These covenants are themselves an interdependent web that enable our existence. When any one of them is neglected, when the bonds of any of them are severed, there is a ripple effect of added stress and fragility that reverberates into the other covenants. But the good news is that it works the other way too. Strengthen any of them, and you strengthen all of them. The more boldness and trust and leadership you put into any of them, the more the others inherently will grow.

So notice how much of what we celebrate here today will have its success depend not just on how you commit to your minister, but on how you commit to one another, to other churches, to the world around you, and to the Spirit that gives you life. And let me say it will be so easy, so tempting to just focus on the first four of those, for they are the most visible, they are the ones we try to write codes of ethics and bylaws and right relationship covenants around. They are the ones that reigned supreme when we lived in a Churched Culture. But the church that only focuses on those four will not be living its fullest, will mistake the urgent for the important, and will spend its wheels, will relive its past, will not be able to be a people so bold, especially for our new Unchurched Culture, our post-modern, post-denominational, post-congregational culture. No, it is the last two, the more externally focused covenants, which, in fact, the other four are for.  Serving The presence of the Sacred in the World is what calls the church into existence and gives it its shape. And when the world changes around it, the church must change to keep serving the Sacred in it. That takes Boldness.

So, be a people so bold, but Not for your sake--for the world’s sake. We are in uncertain, fearful, hurting times when people are shrinking their vision, their generosity, their values, their connections with others, and linking God to convenience and comfort instead of to conscience and community, to those who have made it instead of the least, the last, the lost.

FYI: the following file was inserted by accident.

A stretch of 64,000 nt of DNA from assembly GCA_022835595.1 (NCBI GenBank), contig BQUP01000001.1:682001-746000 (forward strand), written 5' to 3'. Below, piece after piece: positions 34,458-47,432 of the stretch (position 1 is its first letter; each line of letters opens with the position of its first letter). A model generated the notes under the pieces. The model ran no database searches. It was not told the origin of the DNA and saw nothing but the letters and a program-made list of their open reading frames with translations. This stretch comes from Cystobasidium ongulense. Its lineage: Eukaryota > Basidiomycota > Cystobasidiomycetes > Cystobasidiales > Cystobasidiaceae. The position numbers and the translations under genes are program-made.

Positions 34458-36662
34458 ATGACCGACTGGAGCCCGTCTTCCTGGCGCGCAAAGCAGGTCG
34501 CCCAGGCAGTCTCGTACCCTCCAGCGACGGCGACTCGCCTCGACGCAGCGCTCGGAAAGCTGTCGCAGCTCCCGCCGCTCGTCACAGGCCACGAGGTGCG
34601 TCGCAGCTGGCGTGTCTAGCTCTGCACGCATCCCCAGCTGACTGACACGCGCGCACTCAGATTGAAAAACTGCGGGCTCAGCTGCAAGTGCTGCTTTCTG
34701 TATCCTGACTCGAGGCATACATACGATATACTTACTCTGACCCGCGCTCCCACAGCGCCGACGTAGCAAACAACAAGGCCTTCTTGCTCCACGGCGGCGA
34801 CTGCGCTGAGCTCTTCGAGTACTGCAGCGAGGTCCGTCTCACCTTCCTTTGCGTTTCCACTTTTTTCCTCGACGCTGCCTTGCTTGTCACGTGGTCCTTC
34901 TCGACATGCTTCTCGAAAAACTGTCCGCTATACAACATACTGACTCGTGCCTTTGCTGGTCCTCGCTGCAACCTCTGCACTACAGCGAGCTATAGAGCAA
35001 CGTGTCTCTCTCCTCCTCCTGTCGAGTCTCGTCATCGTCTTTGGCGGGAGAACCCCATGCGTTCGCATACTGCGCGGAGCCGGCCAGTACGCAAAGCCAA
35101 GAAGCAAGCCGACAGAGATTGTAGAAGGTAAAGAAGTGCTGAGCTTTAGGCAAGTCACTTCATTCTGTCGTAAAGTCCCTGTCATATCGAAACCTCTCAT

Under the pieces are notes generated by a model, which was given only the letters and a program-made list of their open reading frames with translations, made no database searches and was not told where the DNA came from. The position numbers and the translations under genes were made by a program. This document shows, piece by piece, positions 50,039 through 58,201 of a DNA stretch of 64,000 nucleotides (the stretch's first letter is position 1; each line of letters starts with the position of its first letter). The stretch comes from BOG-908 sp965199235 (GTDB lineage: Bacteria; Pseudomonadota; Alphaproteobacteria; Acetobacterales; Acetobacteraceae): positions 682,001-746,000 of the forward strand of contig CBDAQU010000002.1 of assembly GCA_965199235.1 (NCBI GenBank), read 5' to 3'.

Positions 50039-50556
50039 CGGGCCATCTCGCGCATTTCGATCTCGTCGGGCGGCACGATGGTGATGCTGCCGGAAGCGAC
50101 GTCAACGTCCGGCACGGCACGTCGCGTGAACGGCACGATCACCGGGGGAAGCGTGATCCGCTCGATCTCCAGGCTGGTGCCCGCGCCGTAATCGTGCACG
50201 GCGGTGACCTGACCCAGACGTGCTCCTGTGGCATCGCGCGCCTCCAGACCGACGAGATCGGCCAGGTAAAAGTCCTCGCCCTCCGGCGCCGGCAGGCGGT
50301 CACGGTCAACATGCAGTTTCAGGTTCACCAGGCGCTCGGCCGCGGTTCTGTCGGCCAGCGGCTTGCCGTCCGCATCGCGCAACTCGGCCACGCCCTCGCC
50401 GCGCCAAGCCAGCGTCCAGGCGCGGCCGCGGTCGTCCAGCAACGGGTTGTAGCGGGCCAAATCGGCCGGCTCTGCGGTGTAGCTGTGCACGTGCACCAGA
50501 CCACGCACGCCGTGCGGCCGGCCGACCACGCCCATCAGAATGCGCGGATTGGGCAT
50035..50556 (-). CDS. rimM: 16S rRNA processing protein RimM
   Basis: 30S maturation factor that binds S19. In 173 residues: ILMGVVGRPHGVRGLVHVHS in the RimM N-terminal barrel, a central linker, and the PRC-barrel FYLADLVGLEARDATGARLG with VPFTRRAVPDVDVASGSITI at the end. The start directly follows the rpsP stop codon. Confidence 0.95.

A few years ago I preached the ministerial installation sermon at the oldest continuous church in our Unitarian Universalist association, the church of the Pilgrims, First Parish in Plymouth, Mass, begun in Scrooby England in 1606 and landed on this continent in 1620. The Rev. Tom Schade gave the charge to this historic congregation, and he captured well, as he does, some of this need to be bold, again and again, particularly in these times. Among the things he said was this:

There is a profound spiritual, religious, political, social and economic crisis in our country today. I won’t go through the list of problems. But the crisis lies in the fact that we cannot seem to get our hands around them; we cannot focus. Huge shifts and transformations going on all around us, but the country and the culture cannot keep up, that our thinking is skittering along the surface, distracted, like a kid with ADD in a comic book store.  And here we are, Liberal Religion, and we have not yet found our voice. We stand for some timeless truths and some rock-solid values and some fundamental commitments, we have not found our voice – a way to speak clearly to the people about how to live in these times.  We will find our voice only through trial and error, and that is the work of our ministry, and to do it, our ministers must be willing to take risks. My Question to you (he added to them, and I add to you), is this: Do you conduct your congregational life in a way that makes your minister brave? Or do you conduct your congregational life in ways that will make your minister more cautious, more nervous, more anxious and more afraid?”

And so I close my charge to you by saying this: the world, right outside our doors, needs your boldness, your trials and errors, your mistakes, your colossal failures, because the love in them will come through and will be planted and will transform the world.

I love who you are and who we are as a faith community, but I love the world out there and all the scared struggling shrinking people even moreso. Let me bring this charge, these greetings, ultimately from them. For them and from them, I say:  Let your new minister lead you in being the boldest people of them all so we have an ally in finding our boldness, and so we, too, can be “a people.”